When it comes to growth opportunities in 2022, all eyes are on sports – still. The industry just keeps growing. Case in point: some predict the licensed sports merchandise market alone will reach $27 billion worldwide by 2026. Wow.
As sport becomes even more lucrative, the prizes for success and the catastrophic costs of failure are quite simply bigger than ever. Smart organizations leverage performance intelligence to tip the scales in their favor, which makes the dividends on data that much more valuable for those who’ve invested wisely.
The English Premier League Invested in Data for Talent Development a Decade Ago. It’s Reaping the Benefits Now.
It’s hard to find a better example of past investments in data paying off than the English Premier League’s Elite Player Performance Plan (EPPP). Now in its tenth year, the EPPP aims “to produce more and better homegrown players” in part by leveraging data and measurement.
As former PL youth director Ged Roddy recently recalled, “What the audit did for the system was allow us to hard-wire in a three-year cycle where the clubs were tested and re-tested. In many quarters it was hated, but in many respects it was a necessary evil. It meant EPPP could evolve over time.”
Aligning people around data for continuous improvement is a hallmark of performance intelligence – and that’s just what EPL have done here. It’s rarely easy, but ten years later the dividends on data are plain to see: the Premier League lead the world from a talent development perspective. They are the most prestigious soccer league on the planet, continuously investing in developing the super stars of the future.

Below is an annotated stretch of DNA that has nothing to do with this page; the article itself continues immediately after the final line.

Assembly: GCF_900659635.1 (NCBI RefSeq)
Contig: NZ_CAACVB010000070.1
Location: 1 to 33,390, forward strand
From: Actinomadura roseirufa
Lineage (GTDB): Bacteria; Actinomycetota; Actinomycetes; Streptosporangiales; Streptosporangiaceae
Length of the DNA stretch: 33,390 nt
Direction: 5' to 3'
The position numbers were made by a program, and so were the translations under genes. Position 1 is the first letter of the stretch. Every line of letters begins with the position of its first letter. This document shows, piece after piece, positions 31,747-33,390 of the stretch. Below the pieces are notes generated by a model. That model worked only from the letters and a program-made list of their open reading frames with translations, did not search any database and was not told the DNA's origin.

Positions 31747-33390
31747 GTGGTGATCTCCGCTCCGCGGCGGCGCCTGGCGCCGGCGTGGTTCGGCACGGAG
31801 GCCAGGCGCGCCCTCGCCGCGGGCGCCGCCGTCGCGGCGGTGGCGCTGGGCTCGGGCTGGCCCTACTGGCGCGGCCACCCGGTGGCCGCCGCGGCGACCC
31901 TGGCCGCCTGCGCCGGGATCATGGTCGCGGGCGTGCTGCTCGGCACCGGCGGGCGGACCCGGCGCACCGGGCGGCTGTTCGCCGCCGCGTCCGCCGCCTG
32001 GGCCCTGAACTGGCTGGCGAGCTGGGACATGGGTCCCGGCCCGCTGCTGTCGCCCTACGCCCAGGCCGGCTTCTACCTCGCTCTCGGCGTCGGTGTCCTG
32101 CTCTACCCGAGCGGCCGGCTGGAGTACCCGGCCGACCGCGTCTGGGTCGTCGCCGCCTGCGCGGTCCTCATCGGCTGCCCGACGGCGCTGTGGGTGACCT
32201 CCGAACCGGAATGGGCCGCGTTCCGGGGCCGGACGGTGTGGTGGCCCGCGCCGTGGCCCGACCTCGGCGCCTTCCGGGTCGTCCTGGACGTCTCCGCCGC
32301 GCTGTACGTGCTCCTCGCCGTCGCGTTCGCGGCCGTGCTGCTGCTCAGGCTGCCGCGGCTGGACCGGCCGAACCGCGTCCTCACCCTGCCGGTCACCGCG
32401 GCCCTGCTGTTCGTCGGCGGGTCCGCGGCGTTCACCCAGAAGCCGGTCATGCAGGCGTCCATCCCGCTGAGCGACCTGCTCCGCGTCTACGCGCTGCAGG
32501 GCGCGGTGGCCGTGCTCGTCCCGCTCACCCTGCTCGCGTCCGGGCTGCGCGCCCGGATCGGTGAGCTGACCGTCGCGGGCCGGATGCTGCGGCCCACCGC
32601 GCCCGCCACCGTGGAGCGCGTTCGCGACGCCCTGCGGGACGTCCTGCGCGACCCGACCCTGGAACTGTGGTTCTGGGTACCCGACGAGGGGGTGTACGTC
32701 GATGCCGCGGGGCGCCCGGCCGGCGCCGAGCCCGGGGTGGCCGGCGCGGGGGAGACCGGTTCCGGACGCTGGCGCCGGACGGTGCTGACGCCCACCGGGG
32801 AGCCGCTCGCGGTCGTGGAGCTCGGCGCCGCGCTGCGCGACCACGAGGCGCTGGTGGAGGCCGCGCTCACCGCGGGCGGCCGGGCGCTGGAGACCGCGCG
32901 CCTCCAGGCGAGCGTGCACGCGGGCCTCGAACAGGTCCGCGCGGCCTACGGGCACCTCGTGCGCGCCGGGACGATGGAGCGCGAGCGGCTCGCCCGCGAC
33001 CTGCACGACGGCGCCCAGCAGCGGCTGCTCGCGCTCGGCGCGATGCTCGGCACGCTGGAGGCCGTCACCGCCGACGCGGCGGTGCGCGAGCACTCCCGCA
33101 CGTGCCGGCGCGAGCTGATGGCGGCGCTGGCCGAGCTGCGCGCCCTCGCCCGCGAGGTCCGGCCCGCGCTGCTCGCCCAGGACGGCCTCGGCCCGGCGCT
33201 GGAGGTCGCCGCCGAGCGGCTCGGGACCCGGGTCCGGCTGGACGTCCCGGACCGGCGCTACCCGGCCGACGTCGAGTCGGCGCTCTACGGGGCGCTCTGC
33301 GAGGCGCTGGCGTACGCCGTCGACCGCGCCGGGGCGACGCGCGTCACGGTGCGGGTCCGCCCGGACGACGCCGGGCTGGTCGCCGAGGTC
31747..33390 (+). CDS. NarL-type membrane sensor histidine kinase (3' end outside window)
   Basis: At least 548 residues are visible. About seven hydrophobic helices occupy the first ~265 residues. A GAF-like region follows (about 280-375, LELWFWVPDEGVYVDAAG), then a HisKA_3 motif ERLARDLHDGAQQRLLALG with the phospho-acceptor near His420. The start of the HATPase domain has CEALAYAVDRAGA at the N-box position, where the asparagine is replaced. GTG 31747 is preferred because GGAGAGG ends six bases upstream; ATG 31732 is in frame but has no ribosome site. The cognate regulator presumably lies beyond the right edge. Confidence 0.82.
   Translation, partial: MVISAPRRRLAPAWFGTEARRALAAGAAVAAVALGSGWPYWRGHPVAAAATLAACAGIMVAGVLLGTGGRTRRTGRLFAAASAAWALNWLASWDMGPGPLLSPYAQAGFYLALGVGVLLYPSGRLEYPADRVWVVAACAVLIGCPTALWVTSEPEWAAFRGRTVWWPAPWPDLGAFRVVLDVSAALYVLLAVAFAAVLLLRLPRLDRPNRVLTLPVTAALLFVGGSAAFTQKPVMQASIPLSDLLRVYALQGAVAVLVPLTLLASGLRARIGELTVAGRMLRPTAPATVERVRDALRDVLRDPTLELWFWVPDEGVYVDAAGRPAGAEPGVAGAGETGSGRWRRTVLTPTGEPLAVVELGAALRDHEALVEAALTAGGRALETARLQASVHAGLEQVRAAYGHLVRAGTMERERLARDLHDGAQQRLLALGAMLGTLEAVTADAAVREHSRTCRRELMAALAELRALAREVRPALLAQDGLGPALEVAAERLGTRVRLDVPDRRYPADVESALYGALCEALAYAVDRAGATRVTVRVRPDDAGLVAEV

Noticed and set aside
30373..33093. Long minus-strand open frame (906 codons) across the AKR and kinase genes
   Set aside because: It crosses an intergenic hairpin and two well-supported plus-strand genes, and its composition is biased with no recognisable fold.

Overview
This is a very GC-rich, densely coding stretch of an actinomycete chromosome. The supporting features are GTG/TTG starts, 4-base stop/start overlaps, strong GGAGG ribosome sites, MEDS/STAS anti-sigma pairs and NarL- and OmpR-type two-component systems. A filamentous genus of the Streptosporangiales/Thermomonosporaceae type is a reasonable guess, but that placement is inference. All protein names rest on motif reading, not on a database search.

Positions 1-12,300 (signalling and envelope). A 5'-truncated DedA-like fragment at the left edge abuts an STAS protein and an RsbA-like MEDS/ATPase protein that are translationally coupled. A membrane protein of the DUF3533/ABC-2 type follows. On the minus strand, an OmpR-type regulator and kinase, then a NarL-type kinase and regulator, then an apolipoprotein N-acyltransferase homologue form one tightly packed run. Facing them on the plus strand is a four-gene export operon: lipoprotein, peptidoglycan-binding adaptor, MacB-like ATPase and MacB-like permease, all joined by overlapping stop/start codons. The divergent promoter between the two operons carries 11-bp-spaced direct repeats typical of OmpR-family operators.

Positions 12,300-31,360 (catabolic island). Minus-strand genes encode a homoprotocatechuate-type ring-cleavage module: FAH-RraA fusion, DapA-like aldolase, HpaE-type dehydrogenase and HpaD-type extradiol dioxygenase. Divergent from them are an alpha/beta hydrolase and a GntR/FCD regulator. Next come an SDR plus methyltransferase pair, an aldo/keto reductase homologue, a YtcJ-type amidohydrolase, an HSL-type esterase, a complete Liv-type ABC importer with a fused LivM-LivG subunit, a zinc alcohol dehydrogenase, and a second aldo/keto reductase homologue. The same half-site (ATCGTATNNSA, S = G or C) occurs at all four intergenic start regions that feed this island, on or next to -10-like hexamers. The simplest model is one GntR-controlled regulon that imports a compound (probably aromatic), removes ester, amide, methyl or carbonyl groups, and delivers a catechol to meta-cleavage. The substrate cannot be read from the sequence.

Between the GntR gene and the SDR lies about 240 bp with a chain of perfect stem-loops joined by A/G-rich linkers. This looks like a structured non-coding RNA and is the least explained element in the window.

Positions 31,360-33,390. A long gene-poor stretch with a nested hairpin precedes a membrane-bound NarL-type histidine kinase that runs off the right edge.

The PL Have the Data Landscape To Ask the Questions That Other Leagues Can’t. They’ll Find Answers Others Cannot Even Dream Of.
After last year we’re almost used to eye-raising headlines about the PL’s data savvy (seeking the edge, clubs have recruited rocket scientists and chess champions and even deployed missile tracking tech). So it might be easy to forget that what Roddy and the PL did ten years ago was visionary – they’ve been collecting data ever since, while others are only just starting. This head-start positioned them for extraordinary advantages during what Roddy calls “the rise of data and the wider use of analytics.”
The Premier League has cultivated a data landscape across their teams such that they can accurately see what’s happening around them and compare it against where they want to be in the future. They then reinvest those dividends on data accordingly.
So where will the EPL be 10 years from now?
Outside talent development, what problems will they be solving with the dividends of data in another decade? In all likelihood, whichever ones they want. We can clearly see from their attitude of “drive change or it will drive you” that they’re not going to sit back. They’re going to lead – not follow – the game’s next transitions. In a true performance intelligence mindset, they’ll reinvest the dividends on data.
Organizations that either can’t or won’t do the same are just asleep at the wheel. Go back to that $27 billion licensed sports merchandise market by 2026. That’s just one corner of the market, but that alone should be proof of what’s at stake.
I regularly share my thoughts on sport’s most impactful developments, and I welcome hearing how your dividends on data have better positioned your organization for success. Reach out on Twitter or at firstname.lastname@example.org.